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The Cost of Confidentiality in a BSA Settlement

Confidentiality Costs in a BSA | Software Alliance Settlement


Part of negotiating a settlement for alleged software licensing violations with the Business Software Alliance (BSA) involves certain provisions that have far-reaching implications.  A key to understanding those provisions involves carefully reading and dissecting each subsection.

Often, one of the most important provisions, aside from the sections resolving a company’s alleged liability for copyright infringement, consists of language (if any) pertaining to confidentiality.  Unless a company requests a confidentiality provision to be included in the settlement agreement, the BSA often will issue a press release detailing the investigation of the company and the terms and cost of settlement.  Many businesses understandably seek to avoid this type of publicity.  If included in the settlement agreement, the confidentiality provision provides protection from the public release of information and prohibits the BSA from disclosing the terms of the settlement.  However, it is important to note that this provision does not protect against court-ordered subpoenas or against the release of information by the BSA to the software companies it represents.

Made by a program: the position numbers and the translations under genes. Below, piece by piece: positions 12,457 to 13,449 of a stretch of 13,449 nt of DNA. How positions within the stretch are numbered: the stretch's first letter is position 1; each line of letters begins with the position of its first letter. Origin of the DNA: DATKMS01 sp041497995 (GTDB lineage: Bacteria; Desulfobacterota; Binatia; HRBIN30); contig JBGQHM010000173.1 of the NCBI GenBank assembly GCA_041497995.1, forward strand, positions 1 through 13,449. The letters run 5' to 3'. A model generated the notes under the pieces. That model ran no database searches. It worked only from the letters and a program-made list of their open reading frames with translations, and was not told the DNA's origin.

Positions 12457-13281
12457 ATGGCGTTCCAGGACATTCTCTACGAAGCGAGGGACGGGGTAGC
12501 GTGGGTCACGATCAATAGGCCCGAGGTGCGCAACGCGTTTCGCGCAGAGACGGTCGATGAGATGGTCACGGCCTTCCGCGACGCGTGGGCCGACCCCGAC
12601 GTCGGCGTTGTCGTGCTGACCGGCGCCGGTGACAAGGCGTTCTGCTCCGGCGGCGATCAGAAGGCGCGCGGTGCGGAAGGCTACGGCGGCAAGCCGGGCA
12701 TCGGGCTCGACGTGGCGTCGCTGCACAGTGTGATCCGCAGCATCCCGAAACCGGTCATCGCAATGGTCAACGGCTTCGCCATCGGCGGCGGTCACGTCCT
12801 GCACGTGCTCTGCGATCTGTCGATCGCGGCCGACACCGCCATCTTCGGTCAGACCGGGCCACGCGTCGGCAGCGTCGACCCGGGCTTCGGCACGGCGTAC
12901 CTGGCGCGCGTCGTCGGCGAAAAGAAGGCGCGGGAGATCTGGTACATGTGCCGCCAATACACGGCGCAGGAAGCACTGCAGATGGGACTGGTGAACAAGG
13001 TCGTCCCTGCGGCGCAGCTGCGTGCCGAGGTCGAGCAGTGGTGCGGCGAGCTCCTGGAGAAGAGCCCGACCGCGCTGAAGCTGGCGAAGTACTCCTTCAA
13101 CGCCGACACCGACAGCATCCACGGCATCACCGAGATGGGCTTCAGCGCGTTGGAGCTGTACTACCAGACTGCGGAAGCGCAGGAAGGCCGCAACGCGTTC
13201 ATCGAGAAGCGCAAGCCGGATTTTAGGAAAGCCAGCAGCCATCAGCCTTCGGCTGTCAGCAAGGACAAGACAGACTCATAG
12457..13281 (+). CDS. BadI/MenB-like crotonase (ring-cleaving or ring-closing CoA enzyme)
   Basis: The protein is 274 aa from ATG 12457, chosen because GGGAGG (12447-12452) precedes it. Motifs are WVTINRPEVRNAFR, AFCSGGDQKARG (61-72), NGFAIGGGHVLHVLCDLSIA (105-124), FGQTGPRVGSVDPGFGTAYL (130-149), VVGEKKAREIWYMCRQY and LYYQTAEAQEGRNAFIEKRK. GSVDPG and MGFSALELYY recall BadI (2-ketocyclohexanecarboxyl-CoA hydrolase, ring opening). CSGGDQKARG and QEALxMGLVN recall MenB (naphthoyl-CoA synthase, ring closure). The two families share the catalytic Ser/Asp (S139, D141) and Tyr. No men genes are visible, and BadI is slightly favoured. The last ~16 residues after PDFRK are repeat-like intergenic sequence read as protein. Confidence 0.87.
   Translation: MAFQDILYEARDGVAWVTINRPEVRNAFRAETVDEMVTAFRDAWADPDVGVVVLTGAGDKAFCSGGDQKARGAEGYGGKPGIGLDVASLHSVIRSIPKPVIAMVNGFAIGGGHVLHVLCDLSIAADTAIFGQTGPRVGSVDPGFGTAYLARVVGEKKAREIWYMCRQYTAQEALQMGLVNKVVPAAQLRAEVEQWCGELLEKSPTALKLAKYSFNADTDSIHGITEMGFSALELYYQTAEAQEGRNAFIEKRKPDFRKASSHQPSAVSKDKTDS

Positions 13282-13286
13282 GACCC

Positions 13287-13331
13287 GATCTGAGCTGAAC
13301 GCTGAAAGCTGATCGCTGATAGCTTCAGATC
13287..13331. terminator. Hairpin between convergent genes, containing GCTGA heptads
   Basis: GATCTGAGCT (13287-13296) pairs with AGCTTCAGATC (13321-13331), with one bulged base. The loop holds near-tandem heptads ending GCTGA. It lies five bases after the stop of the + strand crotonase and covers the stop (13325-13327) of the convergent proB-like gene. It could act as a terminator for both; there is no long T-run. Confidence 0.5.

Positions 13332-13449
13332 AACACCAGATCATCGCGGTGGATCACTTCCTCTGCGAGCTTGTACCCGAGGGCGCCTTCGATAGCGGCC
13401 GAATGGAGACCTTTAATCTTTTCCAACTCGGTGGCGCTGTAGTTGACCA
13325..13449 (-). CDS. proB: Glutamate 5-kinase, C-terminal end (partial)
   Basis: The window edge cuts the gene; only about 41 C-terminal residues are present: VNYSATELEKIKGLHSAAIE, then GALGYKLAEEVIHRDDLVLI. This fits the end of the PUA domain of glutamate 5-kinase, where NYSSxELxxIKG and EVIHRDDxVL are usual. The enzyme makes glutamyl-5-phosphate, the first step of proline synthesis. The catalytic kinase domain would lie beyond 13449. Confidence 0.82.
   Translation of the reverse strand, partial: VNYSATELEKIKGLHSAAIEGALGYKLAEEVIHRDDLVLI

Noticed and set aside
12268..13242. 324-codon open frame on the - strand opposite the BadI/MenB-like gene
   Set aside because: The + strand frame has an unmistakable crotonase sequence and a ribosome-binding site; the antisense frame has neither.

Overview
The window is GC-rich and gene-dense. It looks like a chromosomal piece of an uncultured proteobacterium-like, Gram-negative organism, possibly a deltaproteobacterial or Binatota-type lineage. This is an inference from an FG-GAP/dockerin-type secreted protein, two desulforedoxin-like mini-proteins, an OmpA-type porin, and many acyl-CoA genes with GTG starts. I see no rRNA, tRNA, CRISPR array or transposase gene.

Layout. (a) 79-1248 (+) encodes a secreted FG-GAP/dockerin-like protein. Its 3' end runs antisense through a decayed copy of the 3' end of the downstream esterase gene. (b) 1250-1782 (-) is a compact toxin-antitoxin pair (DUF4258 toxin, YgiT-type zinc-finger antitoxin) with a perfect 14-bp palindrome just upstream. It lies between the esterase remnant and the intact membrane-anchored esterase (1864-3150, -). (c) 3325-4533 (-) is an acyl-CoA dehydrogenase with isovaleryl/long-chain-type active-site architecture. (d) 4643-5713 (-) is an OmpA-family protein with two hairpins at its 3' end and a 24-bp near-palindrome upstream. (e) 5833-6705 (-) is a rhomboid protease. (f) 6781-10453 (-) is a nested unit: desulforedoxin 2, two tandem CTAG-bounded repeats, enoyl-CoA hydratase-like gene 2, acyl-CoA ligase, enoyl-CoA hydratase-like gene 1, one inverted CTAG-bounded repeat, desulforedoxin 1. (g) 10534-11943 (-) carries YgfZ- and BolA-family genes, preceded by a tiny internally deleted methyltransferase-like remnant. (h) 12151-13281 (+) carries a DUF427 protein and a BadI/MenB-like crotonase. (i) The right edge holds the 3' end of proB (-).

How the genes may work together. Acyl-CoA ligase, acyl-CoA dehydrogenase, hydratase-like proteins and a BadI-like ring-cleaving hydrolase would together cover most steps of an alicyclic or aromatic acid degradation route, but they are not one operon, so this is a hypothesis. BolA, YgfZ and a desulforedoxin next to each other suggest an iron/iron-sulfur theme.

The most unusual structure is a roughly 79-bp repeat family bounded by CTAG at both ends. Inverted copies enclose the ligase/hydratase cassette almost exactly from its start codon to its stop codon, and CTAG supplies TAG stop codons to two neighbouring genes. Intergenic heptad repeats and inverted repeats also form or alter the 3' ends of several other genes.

It is also important to note that this provision often comes at a cost.  The BSA regularly significantly increases the settlement price if a company seeks confidentiality. Companies therefore often choose not to include a confidentiality provision, but they should be prepared for the press release detailing each alleged violation of licensing agreements and the amount paid to the BSA in fines. If the company chooses not to purchase confidentiality, the BSA often will allow the business to review a proposed release prior to publication and to provide a quote to include with the release.

Businesses negotiating the resolution of a BSA-initiated audit matter should carefully consider with counsel whether the benefits of a confidentiality provision outweigh its cost, in light of that business’ location, industry, market share, and financial situation.